The entire sales process for personal training is something I have discussed already quite a bit in previous articles and also in the Create Freedom podcast.
Naturally, there are a lot of moving parts here.
But, it is my goal within today’s article entry to give you some simple to follow steps for selling a client after you have run them through a free session.
Free sessions are very popular in this industry, the problem is that no one really has any system in place to lock that client down once the session is complete.
Most trainers just kind of hope that the client enjoyed it enough to stay, and if they don’t, well, then it was another hour of unpaid work lost.
Let’s turn that around and incorporate some tactics that you can use to increase the percentage chance of success rate that you have towards closing a client after their complimentary free session.
Don’t Shy Away From The Free Session
Some trainers swear by never offering free training sessions because it devalues your brand, but I completely disagree.
It’s a great way to get your name out there and it’s a great way for you to show off what you’re capable of.
It’s pretty commonplace in the service-based industry for people to offer a free consultation, in our industry that just means a free workout.
It offers your prospect a no-risk way in which to find out if you two get along well, and just as importantly, they are likely “feeling out” your knowledge-base at the same time as well.
Since I know you’re a rockstar, your knowledge-base is A-OK, so I want you to ROCK this session with your prospect with high, positive energy from start to finish. Then, at the end, you will have different options for them to sign up with you for a paid package.
They get a session, and you get to sell a prospect the moment they are at the greatest possible chance of saying yes.
When they arrive you should have a bottle of water already there waiting for them.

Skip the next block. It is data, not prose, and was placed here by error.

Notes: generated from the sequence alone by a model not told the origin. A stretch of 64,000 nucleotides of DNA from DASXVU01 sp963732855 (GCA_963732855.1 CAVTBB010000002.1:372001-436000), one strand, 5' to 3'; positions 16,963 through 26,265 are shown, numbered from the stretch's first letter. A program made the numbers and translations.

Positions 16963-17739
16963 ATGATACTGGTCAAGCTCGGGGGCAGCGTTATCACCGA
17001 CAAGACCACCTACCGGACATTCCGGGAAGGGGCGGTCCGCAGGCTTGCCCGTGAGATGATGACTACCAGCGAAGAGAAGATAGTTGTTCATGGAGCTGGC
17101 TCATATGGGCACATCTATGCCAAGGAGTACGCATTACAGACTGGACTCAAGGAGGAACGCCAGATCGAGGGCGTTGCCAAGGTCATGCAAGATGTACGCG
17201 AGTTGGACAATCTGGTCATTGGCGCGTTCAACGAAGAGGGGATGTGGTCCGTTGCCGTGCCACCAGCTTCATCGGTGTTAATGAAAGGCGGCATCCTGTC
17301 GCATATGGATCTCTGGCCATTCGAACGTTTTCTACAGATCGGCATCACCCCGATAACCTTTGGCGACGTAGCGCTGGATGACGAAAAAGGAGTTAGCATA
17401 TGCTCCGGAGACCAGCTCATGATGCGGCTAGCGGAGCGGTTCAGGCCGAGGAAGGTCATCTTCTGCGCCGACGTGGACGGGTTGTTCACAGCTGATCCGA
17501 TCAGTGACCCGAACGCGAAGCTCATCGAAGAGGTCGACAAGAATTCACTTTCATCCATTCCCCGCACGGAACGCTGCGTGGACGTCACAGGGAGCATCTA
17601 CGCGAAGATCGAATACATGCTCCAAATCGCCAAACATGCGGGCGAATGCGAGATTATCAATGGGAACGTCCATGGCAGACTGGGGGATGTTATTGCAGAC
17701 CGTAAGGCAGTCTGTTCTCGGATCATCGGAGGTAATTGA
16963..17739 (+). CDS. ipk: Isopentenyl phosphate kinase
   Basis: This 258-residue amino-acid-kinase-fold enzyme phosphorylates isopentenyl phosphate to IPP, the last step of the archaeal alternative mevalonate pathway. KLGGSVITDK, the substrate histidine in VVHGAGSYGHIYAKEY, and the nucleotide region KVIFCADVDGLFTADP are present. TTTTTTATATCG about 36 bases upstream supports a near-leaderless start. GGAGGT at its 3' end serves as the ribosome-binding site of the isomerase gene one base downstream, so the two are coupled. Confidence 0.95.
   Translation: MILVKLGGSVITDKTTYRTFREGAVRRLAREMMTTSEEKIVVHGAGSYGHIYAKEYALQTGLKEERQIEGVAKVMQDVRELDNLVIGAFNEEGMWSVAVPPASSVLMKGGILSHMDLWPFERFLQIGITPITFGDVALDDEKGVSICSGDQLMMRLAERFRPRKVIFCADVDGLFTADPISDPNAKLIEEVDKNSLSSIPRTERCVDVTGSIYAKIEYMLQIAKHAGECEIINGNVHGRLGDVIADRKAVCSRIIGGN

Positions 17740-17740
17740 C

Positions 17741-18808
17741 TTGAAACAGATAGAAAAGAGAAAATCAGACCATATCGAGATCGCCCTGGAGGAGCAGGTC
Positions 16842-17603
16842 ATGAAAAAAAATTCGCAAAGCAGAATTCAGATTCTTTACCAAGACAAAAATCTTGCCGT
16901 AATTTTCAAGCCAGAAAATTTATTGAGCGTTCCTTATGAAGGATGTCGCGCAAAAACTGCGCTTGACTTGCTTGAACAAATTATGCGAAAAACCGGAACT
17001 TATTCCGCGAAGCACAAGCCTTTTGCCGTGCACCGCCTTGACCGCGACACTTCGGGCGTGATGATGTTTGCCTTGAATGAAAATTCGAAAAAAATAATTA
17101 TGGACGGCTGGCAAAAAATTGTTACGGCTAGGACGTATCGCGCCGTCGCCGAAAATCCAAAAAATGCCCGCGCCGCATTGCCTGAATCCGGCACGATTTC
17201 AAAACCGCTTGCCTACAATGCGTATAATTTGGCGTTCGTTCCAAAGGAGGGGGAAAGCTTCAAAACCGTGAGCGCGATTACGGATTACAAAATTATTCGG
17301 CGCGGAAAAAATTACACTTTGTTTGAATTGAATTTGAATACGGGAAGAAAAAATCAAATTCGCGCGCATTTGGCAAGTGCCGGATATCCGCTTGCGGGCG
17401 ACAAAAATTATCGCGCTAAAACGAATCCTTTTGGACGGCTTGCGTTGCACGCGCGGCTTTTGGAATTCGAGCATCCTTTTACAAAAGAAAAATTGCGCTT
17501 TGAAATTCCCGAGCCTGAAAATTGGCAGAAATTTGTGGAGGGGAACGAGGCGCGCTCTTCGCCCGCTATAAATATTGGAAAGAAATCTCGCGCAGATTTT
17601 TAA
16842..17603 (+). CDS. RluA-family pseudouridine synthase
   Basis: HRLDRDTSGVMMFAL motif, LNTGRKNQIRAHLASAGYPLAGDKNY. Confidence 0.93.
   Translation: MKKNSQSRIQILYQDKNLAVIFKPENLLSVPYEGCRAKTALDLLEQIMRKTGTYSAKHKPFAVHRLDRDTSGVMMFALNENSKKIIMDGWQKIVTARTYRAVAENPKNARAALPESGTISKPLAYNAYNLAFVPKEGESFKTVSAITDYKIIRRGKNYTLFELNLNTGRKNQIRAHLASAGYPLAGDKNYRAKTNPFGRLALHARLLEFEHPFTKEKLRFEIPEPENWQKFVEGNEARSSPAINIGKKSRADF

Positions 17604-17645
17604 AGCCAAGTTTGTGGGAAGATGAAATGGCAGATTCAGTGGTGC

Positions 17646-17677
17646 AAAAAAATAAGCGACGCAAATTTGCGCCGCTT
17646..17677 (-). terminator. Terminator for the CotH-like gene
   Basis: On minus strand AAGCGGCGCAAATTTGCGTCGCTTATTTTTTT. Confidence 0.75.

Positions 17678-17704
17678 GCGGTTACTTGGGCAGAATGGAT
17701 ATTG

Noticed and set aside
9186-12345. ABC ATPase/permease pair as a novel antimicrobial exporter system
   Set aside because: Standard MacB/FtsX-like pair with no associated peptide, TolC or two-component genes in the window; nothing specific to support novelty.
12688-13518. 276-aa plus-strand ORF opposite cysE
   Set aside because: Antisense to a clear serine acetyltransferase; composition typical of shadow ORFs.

When you start the process off immediately with a gift you are getting your prospect to like you even more, but you are also creating a relationship of reciprocity before the process even begins.
Meaning, that person in a very small way feels they “owe you” something for being so nice. Of course a water bottle doesn’t lead to an instant sale, but it definitely helps. It also helps this person remember you more fondly if someone else in their network in looking for training.
So, give them a water bottle even if your gym doesn’t supply them. It’s well worth the 50 cents you paid for it (seriously, if you cheap out on this you probably don’t even deserve the new client).
After this initial greeting you will spend the next 10 minutes or so going through their questionnaire and medical records that would have been filled out before this session (and if you don’t have your people fill this out beforehand, you need to do that now because it’s a major time waster during your one chance to impress them).
During this time, listen to what they have to say.
Too many trainers don’t listen, instead, they just wait to speak.
Don’t be one of these trainers.
You need to listen to your client and truly dig out the emotional “why” behind why they are joining the gym and what they really want out of this professional relationship with you.
Why does he/she want to improve their fitness?
I can tell you it’s not just because they want to see a number on a scale drop, there is a deeper seated reason in there somewhere and you need to know it in order to truly communicate with your prospect in a way that they will feel “heard”.